This coming weekend, October 13 & 14, I'm doing my very first craft fair here in St. Petersburg St. Louis. This is going to be a new experience for me. I have had a lot of "experiences" in my 46 years of life, but this will definitely be a new one for me.
I've had to get my two four-foot tables, try to configure my display so it is attractive to potential buyers at the fair, figure out and finalized my items to sell, ensure that I have enough inventory for the whole weekend. "What if I sell out?" – wouldn't that be a great problem to have ???
I've decided to create hand-lettered calligraphy Christmas ornaments, including white gift box and tissue paper with each order. Need something that is quick and easy – something I can do fast, but looks like a million dollars! Thanks to Julie who I work with at the office, she recommend personalized Christmas ornaments. Thank you Julie! Thanks to her, I believe she was onto something.
For many people, decorating their home and Christmas trees with ornaments is one of the most enjoyable ways to capture the magic and excitement of the holidays.
Although Christmas trees first appeared in America in the 1700s, the emergence of the modern Christmas tree actually dates back to 15th and 16th century Germany.
Evergreens were used first in church plays at Christmas and were hung with apples to symbolize a Paradise tree. Paradise trees later found their way into homes, where they were adorned with small white wafers, and later, small pastries cut into stars, angels, hearts and flowers.
During the next 200 years, this custom slowly spread throughout Germany and Europe. Decorated trees were brought to America by Hessians – German mercenaries – fighting in the Revolutionary War.
Christmas wasn't widely celebrated in the United States until the 1800s, however, because of the Puritans' influence. As a result, decorated trees did not become widely popular until people saw the ornaments brought to America by families emigrating from Germany and England in the 1840s.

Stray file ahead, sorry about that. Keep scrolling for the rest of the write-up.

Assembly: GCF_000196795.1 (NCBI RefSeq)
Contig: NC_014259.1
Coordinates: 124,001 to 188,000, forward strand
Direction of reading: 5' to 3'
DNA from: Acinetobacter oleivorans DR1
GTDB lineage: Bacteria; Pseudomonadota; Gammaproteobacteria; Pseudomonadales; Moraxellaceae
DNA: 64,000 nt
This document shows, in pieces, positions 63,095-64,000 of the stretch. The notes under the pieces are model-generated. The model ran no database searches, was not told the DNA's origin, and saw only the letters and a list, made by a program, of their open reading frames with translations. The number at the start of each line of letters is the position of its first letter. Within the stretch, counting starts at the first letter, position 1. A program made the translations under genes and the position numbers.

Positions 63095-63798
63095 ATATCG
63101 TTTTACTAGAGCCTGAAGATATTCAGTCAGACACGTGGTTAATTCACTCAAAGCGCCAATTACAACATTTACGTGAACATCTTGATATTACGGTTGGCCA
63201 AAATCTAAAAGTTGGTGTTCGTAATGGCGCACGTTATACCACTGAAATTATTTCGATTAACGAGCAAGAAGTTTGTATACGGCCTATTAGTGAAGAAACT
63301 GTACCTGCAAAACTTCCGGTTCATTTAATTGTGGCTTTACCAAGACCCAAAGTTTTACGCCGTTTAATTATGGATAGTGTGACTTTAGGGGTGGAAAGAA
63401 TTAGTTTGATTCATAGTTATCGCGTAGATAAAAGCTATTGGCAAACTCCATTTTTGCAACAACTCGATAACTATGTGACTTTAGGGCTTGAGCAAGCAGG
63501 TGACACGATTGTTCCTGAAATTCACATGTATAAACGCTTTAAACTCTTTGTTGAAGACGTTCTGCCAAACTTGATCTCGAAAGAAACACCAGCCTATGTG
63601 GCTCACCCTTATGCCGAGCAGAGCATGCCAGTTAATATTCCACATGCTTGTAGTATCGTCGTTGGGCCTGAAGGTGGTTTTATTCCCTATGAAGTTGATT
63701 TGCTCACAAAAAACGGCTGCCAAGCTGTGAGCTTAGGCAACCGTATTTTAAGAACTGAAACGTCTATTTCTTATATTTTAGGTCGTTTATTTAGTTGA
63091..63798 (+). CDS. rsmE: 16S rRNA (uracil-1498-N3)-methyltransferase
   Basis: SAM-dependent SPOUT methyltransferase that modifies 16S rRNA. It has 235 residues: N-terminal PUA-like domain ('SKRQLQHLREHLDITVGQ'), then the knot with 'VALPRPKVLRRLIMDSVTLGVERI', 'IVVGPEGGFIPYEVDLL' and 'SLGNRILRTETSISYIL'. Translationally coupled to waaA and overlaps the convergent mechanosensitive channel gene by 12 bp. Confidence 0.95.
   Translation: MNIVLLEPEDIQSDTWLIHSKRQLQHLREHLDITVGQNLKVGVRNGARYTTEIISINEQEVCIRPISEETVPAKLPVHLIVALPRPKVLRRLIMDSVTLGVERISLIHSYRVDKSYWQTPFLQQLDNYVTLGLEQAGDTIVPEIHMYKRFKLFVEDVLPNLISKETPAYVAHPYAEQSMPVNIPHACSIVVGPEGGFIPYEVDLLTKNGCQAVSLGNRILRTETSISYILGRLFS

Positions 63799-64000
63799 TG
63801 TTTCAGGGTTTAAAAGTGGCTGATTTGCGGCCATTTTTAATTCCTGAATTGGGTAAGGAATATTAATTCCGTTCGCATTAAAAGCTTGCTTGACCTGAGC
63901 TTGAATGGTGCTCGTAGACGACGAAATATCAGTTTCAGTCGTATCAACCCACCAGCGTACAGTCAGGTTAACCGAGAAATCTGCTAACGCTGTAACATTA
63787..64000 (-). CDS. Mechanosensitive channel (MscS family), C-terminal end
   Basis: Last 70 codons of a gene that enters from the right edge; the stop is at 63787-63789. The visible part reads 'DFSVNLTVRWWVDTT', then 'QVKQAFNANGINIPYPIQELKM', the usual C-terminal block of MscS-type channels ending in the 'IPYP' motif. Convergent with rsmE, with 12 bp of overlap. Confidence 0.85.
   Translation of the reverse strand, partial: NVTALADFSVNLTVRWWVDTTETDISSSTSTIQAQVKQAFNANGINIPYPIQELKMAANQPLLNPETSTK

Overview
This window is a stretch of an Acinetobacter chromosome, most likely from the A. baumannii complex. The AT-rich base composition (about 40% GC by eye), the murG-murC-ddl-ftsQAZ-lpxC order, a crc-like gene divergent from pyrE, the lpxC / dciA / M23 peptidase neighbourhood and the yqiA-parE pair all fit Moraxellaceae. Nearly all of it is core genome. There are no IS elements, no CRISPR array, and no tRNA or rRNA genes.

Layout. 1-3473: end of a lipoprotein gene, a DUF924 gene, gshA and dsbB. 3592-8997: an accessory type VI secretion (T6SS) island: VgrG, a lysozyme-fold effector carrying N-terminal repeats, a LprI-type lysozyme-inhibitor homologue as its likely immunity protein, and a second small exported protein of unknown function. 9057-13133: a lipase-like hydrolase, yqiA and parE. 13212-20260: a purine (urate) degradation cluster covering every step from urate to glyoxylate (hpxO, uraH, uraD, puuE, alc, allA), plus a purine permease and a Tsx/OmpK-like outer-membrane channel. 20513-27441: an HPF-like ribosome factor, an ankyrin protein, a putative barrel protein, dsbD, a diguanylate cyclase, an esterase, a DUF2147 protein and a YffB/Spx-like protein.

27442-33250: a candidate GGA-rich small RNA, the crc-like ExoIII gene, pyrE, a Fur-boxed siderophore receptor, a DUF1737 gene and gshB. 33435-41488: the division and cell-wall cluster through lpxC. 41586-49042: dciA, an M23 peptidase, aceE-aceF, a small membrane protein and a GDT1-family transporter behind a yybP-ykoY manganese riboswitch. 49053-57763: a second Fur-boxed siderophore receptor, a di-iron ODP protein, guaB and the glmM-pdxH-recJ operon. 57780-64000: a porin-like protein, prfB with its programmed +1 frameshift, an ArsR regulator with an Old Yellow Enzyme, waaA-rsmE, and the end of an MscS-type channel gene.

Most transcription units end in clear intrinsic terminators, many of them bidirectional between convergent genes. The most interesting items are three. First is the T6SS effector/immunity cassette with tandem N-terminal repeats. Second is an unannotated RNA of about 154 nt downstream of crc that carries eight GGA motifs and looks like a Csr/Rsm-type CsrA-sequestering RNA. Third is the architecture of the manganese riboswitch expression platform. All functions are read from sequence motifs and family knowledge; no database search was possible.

Ornaments became a big hit. FW Woolworth, and his Woolworth Stores of five-and-dime fame had reluctantly stocked his stores with German-made ornaments in 1880. By 1890, he was selling $ 25 million worth of ornaments at nickel and dime prices.
The ornaments available at that time primarily were German hand-cast lead and hand-blown glass decorations. As time passed, the ornaments became more elaborate – and expensive. Silk and wool thread, chenille and tinsel embellished many of them. Stiff spun glass appeared as angel and butterfly wings; tinsel was used on fancy flower baskets, vases, air balloons and egg zeppelins.
Germany faced virtually no competition until 1925. Then Japan began producing ornaments in large quantities for export to this country. Czechoslovakia also entered the field with many fancy ornaments. By 1935, more then 250 million Christmas tree ornaments were being imported to the United States.
Not until 1939 and the outbreak of World War II did an American company significantly enter the ornament business. Using a machine designed to make light bulbs, Corning engineers produced more than 2,000 ornament balls a minute. And the mass production of Christmas ornaments was born!
So, after the craft fair, where they say nearly 5,000 screaming women with desires of "I want those" and "Aren't they cute?" phrases heard above the crowds, I will have to write a follow-up article. I'm sure all 5,000 people will be there. . . that is what the Arts & Crafts Fair flyer said when I signed up for my booth! And after Sunday afternoon, and selling all 144 of my personalized hand-lettered calligraphy Christmas ornaments, will I say, "Time to decorate the Christmas tree!"